Positive response towards usability of the checkout flow. Rated 4.7 out of 5 on usability.

Iteration and designing for error

Based on our findings, we had an opportunity to improve our content to further provide transparency on our value offering. We included essential information within our renewal policy and terms copy. I partnered with our engineering team in India to account for multiple edge cases such as designing banners and error messages. For example; where do we redirect users when their payment has expired? How do we provide as much context around error to minimize frustration?

The final polish
Value of additional seats

As an owner invites a new team member to collaborate, they have the ability to toggle permissions from a viewer → contributor with a component that displays the value of each role. With a contributor role, they are prompted to purchase an additional seat with a direct CTA.

Frictionless checkout

As a user clicks on ‘purchase seats’, the modal displays a cost breakdown without redirecting the user to another page. The user is able to read through the terms and has a direct CTA to both actions: purchasing an additional seat and inviting a team member. To minimize error, a user has a few seconds to cancel the purchase if required.

Back to current workflow

The user is immediately directed back to their current workflow. Once the purchase is successful, a confirmation banner is displayed on the initial share modal. And the user is free to proceed with their job to be done.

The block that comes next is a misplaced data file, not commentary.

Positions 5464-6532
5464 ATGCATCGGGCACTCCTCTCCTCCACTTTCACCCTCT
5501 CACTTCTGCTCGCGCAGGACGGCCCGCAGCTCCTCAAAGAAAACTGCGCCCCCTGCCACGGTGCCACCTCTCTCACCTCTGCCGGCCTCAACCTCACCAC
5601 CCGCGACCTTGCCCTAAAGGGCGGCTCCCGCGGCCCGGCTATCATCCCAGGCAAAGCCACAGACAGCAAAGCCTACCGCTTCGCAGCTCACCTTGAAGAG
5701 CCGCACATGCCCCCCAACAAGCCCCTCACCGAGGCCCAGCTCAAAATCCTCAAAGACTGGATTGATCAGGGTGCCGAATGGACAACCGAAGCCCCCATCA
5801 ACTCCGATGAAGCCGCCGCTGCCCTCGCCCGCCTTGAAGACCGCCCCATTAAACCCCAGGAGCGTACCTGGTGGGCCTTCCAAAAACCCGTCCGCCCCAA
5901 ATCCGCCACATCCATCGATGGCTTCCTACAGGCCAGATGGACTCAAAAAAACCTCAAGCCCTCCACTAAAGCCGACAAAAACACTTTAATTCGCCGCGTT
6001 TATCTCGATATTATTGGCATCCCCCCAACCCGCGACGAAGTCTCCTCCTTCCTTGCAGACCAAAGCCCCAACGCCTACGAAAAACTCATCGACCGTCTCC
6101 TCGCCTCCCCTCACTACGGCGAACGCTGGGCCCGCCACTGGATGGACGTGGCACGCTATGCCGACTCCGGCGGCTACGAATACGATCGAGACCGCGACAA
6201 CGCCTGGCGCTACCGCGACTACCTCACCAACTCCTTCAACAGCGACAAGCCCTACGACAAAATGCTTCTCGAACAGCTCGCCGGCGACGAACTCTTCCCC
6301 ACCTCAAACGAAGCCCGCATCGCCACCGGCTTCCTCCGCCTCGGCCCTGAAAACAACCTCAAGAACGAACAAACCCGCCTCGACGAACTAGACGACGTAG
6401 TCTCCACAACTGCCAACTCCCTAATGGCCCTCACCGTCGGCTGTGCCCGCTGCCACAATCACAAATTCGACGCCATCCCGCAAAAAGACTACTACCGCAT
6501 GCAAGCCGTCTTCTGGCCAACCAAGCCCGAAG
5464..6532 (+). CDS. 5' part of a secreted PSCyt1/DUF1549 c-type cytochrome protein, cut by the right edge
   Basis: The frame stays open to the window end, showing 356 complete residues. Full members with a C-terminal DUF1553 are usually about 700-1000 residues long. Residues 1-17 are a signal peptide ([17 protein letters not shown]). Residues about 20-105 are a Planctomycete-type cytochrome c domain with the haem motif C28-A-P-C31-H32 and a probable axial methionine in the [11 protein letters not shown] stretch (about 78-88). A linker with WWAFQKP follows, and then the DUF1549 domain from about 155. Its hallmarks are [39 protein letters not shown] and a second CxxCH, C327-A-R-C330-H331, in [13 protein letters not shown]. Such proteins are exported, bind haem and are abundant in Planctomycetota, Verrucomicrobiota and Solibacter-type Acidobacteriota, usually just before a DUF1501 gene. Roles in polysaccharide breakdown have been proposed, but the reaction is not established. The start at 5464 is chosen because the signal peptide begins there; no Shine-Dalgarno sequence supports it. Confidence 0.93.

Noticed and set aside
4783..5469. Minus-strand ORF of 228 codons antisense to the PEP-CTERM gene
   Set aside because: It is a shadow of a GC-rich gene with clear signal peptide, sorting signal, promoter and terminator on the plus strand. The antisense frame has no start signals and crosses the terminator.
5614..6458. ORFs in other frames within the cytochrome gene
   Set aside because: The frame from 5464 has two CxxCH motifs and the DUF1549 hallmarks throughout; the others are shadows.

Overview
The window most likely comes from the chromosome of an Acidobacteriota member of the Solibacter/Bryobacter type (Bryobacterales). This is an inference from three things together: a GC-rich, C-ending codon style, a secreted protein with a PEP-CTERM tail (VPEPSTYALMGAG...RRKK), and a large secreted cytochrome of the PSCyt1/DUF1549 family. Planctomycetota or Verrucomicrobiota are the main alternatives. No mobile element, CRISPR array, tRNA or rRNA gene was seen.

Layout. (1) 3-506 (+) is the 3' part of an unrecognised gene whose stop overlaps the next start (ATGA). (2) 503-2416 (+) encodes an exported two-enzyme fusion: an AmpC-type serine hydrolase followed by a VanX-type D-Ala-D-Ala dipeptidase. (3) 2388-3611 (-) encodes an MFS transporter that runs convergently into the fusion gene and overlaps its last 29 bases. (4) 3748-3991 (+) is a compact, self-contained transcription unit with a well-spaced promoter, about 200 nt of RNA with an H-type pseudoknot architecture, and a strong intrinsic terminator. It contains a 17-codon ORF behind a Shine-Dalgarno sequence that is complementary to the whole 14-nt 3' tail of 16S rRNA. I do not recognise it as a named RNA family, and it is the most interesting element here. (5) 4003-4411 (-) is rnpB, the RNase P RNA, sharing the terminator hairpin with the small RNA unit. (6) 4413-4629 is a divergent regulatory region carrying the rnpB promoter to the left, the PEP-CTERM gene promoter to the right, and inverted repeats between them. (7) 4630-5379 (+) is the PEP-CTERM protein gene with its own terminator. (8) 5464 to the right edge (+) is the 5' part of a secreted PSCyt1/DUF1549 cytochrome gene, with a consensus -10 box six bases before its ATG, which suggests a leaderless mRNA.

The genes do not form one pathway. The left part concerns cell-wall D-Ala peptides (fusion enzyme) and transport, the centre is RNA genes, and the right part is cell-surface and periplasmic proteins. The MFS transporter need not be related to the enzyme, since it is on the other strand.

Quality assurance

The final step was conducting quality assurance sessions to ensure all designs were aligned with the product live in production.


On May 1st, 2022, the new pricing & packaging strategy launched live to 100% of prospective customers in Australia, New Zealand, and the United Kingdom.

This project impacted 65% of revenue growth and forecasted $7m in revenue across all routes to market. The low-friction checkout experience resulted in a 15% increase in business domain sign-ups.

Lessons learned

Questions drive better solutions

A successful UX solution places content at the center

Design for error: design solutions for when things go wrong

Always advocate for low friction as it helps users get their job done faster

LinkedIn     •     Medium     •     Twitter

Made with ❤️ in Sri Lanka

© 2023 Aarti Amalean